Kearney, Calif., (August 21, 2017) – Excitement over the new Sunpreme raisins was evident at UC Kearney Grape Day Aug. 8, 2017. As soon as the tram stopped, dozens of farmers and other industry professionals rushed over to the vineyard to take a close look and sample the fruit. Raisins pulled from the vine were meaty with very little residual seed. The flavor was a deep, sweet floral with a muscat note.
Sunpreme raisins, bred by now-retired USDA breeder David Ramming, promise a nearly labor-free raisin production system. Traditionally, raisins are picked and placed on paper trays on the vineyard floor to dry. The development of dried-on-the-vine varieties opened the door to greater mechanization. Workers would cut the stems above clusters of grapes, which then dry out in the canopy and are harvested mechanically. The new wrinkle with Sunpreme is that grapes ripen and then start to dry on their own – no cane cutting needed.
UC Cooperative Extension viticulture specialist Matthew Fidelibus and UCCE viticulture advisor George Zhuang are now studying the performance of Sunpreme grapes on different rootstocks and trellis systems at the UC Kearney Agricultural Research and Extension Center.
“We didn’t know a lot about this variety,” Fidelibus said. “We’ve found it to be very vigorous.”
Fidelibus said the raisins take about a month to dry, and one challenge is the tendency for dried raisins to drop off the vine.
“We want to keep the self drying and stop self dropping,” he said.
Ramming discovered the Sunpreme variety in a Thompson seedless table grape variety trial in the mid-1990s. He was going down the row, saw clusters of raisins and screeched to a stop. He had discovered Sunpreme. The variety is not yet available for commercial production.
Fighting nematodes with new solutions
Also during Grape Day 2017, UC Cooperative Extension nemotology specialist Andreas Westphal outlined research underway to keep nematodes at bay.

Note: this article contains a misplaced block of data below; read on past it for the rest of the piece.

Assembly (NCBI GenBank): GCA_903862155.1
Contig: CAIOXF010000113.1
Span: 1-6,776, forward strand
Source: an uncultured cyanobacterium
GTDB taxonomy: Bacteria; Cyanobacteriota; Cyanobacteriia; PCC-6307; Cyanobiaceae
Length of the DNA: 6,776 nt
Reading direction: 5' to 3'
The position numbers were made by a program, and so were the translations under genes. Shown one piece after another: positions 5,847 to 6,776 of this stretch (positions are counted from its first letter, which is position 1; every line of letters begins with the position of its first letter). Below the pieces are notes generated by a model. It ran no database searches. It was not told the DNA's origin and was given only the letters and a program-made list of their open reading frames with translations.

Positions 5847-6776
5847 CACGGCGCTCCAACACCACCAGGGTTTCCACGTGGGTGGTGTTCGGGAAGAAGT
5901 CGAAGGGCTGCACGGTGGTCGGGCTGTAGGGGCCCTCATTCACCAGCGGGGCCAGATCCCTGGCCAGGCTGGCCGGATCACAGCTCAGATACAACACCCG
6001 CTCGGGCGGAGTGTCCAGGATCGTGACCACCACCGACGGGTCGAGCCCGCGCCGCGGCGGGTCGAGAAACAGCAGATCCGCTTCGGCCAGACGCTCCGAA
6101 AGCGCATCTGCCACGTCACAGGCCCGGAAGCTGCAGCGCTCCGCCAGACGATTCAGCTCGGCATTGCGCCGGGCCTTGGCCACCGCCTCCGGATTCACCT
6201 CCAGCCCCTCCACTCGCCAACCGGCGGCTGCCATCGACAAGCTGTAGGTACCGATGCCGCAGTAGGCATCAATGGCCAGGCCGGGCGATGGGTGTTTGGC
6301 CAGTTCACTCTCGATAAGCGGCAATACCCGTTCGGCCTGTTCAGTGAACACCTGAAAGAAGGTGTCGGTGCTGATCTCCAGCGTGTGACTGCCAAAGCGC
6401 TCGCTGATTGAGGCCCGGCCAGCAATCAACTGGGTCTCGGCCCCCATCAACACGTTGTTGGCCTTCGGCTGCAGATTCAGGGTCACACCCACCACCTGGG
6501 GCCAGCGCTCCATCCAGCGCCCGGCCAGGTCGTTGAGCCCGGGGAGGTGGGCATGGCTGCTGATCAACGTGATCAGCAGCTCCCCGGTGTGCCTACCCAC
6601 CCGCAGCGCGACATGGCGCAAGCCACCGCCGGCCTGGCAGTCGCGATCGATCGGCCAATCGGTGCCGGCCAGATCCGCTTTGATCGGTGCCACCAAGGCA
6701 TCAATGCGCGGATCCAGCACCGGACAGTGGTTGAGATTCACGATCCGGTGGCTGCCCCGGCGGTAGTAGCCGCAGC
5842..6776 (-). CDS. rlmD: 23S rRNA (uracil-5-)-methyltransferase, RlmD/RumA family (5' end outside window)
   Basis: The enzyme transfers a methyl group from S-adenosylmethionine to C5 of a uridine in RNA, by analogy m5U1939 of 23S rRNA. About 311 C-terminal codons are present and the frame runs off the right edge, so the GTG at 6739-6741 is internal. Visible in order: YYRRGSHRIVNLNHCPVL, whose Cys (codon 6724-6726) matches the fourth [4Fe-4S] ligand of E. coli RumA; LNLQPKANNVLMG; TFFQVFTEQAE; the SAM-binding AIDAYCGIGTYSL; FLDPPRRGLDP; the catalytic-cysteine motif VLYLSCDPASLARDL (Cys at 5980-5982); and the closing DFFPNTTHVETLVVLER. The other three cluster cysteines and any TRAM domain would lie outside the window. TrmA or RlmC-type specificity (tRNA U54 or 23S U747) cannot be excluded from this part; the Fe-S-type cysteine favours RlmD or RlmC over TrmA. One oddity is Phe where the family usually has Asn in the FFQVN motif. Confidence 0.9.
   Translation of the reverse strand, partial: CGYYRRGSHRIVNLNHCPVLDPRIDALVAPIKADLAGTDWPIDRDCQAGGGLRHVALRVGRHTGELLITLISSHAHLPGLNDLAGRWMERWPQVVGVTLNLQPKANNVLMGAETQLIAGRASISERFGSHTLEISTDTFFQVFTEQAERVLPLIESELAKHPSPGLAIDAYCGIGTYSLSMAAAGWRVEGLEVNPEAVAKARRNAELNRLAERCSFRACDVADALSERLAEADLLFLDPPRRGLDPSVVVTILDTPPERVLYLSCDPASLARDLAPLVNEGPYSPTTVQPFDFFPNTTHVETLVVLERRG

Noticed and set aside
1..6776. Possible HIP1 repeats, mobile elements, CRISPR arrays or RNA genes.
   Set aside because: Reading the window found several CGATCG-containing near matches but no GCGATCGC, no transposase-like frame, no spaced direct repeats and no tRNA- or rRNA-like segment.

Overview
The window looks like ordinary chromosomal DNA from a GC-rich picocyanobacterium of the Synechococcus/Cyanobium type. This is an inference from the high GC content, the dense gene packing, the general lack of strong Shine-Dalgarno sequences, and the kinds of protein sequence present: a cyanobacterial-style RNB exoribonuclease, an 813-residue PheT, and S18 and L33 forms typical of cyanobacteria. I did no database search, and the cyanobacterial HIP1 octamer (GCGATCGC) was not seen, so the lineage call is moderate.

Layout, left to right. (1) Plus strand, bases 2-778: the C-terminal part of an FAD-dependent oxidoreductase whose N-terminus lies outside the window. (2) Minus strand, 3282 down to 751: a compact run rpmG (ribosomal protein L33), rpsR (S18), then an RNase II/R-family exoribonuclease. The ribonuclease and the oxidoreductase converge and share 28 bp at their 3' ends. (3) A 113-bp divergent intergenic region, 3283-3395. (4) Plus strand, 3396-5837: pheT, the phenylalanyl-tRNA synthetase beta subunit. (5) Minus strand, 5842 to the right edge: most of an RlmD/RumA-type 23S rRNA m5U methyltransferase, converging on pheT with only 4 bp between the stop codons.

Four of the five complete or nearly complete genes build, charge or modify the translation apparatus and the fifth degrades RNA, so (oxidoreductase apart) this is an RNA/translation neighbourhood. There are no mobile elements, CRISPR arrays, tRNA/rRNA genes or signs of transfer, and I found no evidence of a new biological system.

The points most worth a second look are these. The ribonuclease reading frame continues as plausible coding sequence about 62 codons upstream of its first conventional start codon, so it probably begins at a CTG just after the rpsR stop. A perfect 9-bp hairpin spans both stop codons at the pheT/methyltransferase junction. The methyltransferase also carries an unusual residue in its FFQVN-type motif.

“There’s no methyl bromide in commercial planting,” Westphal said. The very effective fumigant was banned because of it’s tendency to deplete ozone in the atmosphere and the risk to human health because of its toxicity. Many farmers have turned to Telone as an alternative, however it is expensive and its use is limited by a township cap.
Westphal is comparing alternative treatments for clearing the soil of the tiny worms that feed on vine roots and inhibit vineyard productivity.
“Some companies are coming up with new chemistry,” Westphal said. “Our challenge in the perennial world is that the roots go so deep.”
Seven new products and Telon were drenched in different replicated research plots. Some areas were left alone to serve as control. Three times the number of Sauvignon Blanc vines were planted in the plots compared to a typical vineyard so researchers could take out plants twice and examine the roots for evidence of pests.
“We are excited to see significant growth differences among the treatments,” Westphal said, pointing out a row that was visibly shorter and less vigorous. “It amazed me. Three years after treatment, and it never grew back out of it.”
Work is still ongoing, but Westphal said he believes some chemical treatment could be available in the future to help reduce nematode pressure.
To deal with nematode populations, Westphal encouraged growers to sample soil and communicate with the diagnostic laboratory to determine what pest nematodes are in their vineyards, and then use that information for root stock selection.
“Growers should not forget the value of nematode-resistant rootstocks,” he said. “Plant material needs to be chosen very carefully when different species of nematodes are present.”